The Pittsburgh Pirates need a first baseman for the long haul, and they might find their answer on the international market this winter in the form of Kazuma Okamato.
First base is still up in the air for the Pittsburgh Pirates. They only have one noteworthy first base prospect, that being Malcom Nuñez. However, the fact Nuñez has not gotten an opportunity in Pittsburgh and was not protected from the Rule 5 Draft last offseason makes it seem that the Pirate front office is not very high on Nuñez.
Their only options currently in the bigs are Connor Joe, who’s more of a corner outfielder than a first baseman, and Alfonso Rivas. This year’s free agent market is also fairly shallow. But maybe the Pirates could find their next first baseman on the professional international market.
The professional international market differs from the amateur international market in a few ways. As per the CBA, a professional international free agent is 25 or older, meaning they are free to sign a major league deal. In 2017-2018, when the LA Angels signed Shohei Ohtani, they were forced to offer him just a minor league deal with a signing bonus. A few years later, when the San Diego Padres signed Ha-Seong Kim, they were free to offer him four years and $28 million. The money the Pirates have for amateur international free agents cannot be used toward signing a pro one (so for example, the international pool money the Pirates acquired in the Austin Hedges trade cannot be used here).
With the current posting system that MLB and the NBP have worked out, players in Japan who do not have nine years of service time are eligible to request to be posted for Major League clubs to pursue. If a player is posted, they have 45 days to sign with a Major League team. If they do not come to an agreement by then, they return to their NBP club.
A few days ago, Jon Morosi posted on X (Twitter) that teams are evaluating NBP’s current home run leader, Kazuma Okamoto. Okamoto will be required to request his services to be posted for Major League clubs to pursue. He is currently in his eighth year of NBP play (so after 2024, he will become eligible to sign with a United States club, unrestricted), and so far it’s been his best season yet.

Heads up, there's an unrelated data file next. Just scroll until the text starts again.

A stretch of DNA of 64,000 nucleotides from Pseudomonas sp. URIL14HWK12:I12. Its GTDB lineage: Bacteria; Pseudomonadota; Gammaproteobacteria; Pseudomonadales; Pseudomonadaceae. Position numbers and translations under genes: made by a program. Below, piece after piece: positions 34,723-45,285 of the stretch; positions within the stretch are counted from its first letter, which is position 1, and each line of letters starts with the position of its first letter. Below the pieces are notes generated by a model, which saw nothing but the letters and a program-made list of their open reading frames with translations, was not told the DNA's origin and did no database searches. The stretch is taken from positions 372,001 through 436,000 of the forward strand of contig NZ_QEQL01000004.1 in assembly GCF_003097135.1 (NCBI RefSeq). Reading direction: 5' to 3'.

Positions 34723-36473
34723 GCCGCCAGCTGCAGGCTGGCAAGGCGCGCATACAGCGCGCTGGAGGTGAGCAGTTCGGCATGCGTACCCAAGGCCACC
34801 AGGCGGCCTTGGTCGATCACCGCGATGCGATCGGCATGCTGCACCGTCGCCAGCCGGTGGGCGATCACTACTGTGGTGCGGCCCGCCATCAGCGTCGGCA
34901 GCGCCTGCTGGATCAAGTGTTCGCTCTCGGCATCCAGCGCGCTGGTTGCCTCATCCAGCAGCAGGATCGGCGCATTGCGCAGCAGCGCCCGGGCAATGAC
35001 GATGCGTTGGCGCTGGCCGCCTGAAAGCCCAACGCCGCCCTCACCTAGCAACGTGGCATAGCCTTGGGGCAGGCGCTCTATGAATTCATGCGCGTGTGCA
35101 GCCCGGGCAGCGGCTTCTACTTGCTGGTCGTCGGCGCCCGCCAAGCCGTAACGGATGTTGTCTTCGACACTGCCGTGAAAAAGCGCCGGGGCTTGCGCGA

Okamoto, in 508 plate appearances, has already slugged 38 home runs, which marks the sixth season in a row he’s hit at least 30, and is one shy from tying his single-season career high. Overall, he’s slashing .303/.395/.633. It is also the first time he’s ever posted an OPS above 1.000, coming in at 1.027. Okamoto has struck out in 18.7% of his plate appearances while also carrying a quality 12% walk rate.
Okamato has split his career between first base and third base throughout his career. The hot corner has been his primary position, logging 752 total games at the position. But he’s spent more than enough time at first base for a Major League team to consider him at the position as well. He has also played first in 342 contests, including it being his primary position in 2018-2019, and having played it 56 times this season. Okamato has also played a handful of games in the outfield, but corner infield is his primary position.
Again, it’s not 100% certain that the Pirates, nor any team for that matter, will have an opportunity to sign Okamoto this off-season. It’s not even guaranteed he’ll request to be posted. However, teams are already sending feelers out to test the waters on the Japanese slugger. If Okamato is posted, I think the Pirates should make a real effort to acquire him. He would give the team a regular first baseman for the foreseeable future.